Damon Willick
Dennis Hopper, "Double Standard," 1961. Gelatin silver print. Los Angeles County Museum of Art, Los Angeles, Gift of Bob Crewe. © Dennis Hopper Photo, © Museum Associates/LACMA.

Dennis Hopper, Double Standard, 1961. Gelatin silver print. Los Angeles County Museum of Art, Los Angeles, Gift of Bob Crewe. © Dennis Hopper Photo, © Museum Associates/LACMA.

There is a paradox in attempting to define Los Angeles art both past and present. In fact, the problem of definition is a broader one and is related to the nature of the city itself. The moment one tries to pinpoint what exactly Los Angeles is, one simplifies and distorts its complex diversity. Likewise, Los Angeles art of the recent past, which at its best is unsettling, broadens and challenges long established constructs of post-World War II art history. For example, L.A. artists such as Ed Ruscha, Judy Chicago, and Raymond Pettibon defy simple categorization. Is Ruscha a Pop or Conceptual artist? How are Chicago’s Minimalist sculptures and smoke performances related to her Feminist art? Where do Pettibon’s punk album covers fit in relation to postmodernism? Two recent art exhibitions, the Centre Pompidou’s Los Angeles 1955-1985: A Birth of an Artistic Capital and Translucence: Southern California Art from the 1960s and 1970s at the Norton Simon Museum, offer us divergent approaches to displaying and understanding Los Angeles’ art history. Where the Pompidou’s large-scale retrospective in Paris attempts to make sense of thirty years of L.A. art, the Norton Simon exhibition in Pasadena, California, focuses on a small group of like-minded artists working roughly at the same time. Though remarkably different in scale and approach, both exhibitions expand our understanding of what is, and can be, the value of Los Angeles art.1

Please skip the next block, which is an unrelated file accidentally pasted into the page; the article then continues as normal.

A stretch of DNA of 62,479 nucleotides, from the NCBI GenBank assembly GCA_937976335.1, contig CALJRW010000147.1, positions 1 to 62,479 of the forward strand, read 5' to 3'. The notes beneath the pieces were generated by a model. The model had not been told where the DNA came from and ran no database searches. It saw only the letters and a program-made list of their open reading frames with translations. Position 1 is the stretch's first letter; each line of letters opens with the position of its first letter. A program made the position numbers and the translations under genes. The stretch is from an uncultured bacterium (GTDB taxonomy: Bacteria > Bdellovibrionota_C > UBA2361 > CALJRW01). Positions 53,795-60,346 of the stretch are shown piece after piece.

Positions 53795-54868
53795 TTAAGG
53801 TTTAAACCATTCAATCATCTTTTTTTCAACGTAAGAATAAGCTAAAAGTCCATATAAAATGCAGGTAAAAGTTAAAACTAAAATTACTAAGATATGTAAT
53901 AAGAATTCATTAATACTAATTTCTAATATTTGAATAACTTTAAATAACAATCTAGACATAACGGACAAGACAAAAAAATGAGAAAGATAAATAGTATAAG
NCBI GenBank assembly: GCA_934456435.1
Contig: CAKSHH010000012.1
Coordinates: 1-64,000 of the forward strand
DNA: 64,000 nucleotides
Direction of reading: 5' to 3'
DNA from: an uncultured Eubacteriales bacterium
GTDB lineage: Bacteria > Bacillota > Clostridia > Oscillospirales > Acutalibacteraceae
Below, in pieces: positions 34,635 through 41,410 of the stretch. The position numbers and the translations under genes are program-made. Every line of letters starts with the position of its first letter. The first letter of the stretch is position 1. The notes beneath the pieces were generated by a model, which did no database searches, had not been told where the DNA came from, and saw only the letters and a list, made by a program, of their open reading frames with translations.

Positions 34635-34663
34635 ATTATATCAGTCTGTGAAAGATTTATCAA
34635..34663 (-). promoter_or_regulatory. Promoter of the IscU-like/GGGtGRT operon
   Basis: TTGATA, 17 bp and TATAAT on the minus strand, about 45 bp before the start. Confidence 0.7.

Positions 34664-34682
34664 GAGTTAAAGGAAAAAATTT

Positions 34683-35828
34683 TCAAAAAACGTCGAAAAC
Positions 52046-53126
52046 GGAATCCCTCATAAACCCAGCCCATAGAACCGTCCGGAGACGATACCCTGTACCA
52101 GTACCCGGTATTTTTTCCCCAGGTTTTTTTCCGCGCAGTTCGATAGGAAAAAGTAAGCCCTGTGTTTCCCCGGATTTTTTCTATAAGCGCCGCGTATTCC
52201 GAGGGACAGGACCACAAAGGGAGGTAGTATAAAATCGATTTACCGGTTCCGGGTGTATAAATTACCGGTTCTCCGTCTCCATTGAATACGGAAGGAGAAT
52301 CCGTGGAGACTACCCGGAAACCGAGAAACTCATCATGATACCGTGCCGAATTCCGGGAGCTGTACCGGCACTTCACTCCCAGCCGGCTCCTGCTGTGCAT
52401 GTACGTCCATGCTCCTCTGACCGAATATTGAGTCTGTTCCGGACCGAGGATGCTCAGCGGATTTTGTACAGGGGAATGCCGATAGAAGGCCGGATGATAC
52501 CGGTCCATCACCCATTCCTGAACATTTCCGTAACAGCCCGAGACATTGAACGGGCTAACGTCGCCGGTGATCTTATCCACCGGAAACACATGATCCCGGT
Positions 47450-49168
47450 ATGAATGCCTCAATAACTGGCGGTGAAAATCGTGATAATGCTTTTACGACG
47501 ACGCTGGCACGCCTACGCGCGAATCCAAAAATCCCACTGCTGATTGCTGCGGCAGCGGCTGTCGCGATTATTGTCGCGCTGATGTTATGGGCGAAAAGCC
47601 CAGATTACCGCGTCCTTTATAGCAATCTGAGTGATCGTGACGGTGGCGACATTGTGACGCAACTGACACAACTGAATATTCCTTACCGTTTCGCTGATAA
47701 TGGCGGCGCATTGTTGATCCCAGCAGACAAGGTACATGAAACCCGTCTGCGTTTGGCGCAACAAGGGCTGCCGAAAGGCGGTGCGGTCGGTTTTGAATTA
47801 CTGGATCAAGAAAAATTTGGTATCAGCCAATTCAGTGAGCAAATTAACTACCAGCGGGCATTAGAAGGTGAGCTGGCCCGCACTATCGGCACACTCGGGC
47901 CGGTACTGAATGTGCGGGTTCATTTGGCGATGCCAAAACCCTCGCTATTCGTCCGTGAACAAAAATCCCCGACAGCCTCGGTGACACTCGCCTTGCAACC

Common cliches of Los Angeles as the sum total of Hollywood movies, Disneyland, congested freeways, urban sprawl, gangland crime, and temperate climate often obscure views of L.A. art. Los Angeles is obviously more than these stereotypes; at its root, the city is essentially a working-class town, though more geographically dispersed and climatically sunny than most American urban centers. However, art critics and historians, particularly New York-based writers starting in the 1960s and 1970s, have long approached Los Angeles art as the anomalous product of a foreign region, surprised that serious art can come out of the shallow eccentricities of a West Coast city. As the subtitle to Barbara Rose’s Art In America article of 1966 announced: “A report from the sprawling, palm-studded land of Disney and DayGlo colors suggests a distinct and recognizable ‘LA sensibility’–derived from as disparate sources as the bizarre atmosphere of Hollywood and the surrealist forms of Arp and Gorky–has been forming among younger artists there.”2 Or, as Jules Langsner proclaimed in 1963 of L.A. art’s emergence: “In the space of a half-a-dozen years the status of Los Angeles in the art community has changed from the home of the nuts who diet on nutburgers to a lively and vital center of increasing importance on the international art map, having become in the interim the country’s second city.”3 Ignoring for the moment what exactly is a nutburger, such essays cast Los Angeles art as of secondary importance to New York art, the product of outsiders unaware of their own contributions to art history. An extreme example of such inaccurate if not negative notions of L.A. art is Peter Schjeldahl’s 1972 New York Times essay, aptly entitled “LA Art? Interesting – But Painful” that declared all important American artists were New York artists. Schejeldahl wrote: “It is perhaps a little foolish to speak of California art versus New York art. New York’s gravitational field is so strong that any American working in the mainstream (New York) mode will, should he become influential, more or less automatically be a ‘New York artist.'”4 Needless to say, such notions of Los Angeles marginalize its art as peripheral to an East Coast center. Whether it be the trumpeting of the Ferus Gallery artists in the early-1960s or the recent recognition of the area’s vibrant MFA programs and faculties, the significance of L.A. artists is something critics, historians and curators have been wrestling with for the past half-decade. Too often, however, L.A. is perceived as continually emerging in a state of adolescence or gets cast as other or foreign to the staid, serious, and historically significant New York scene.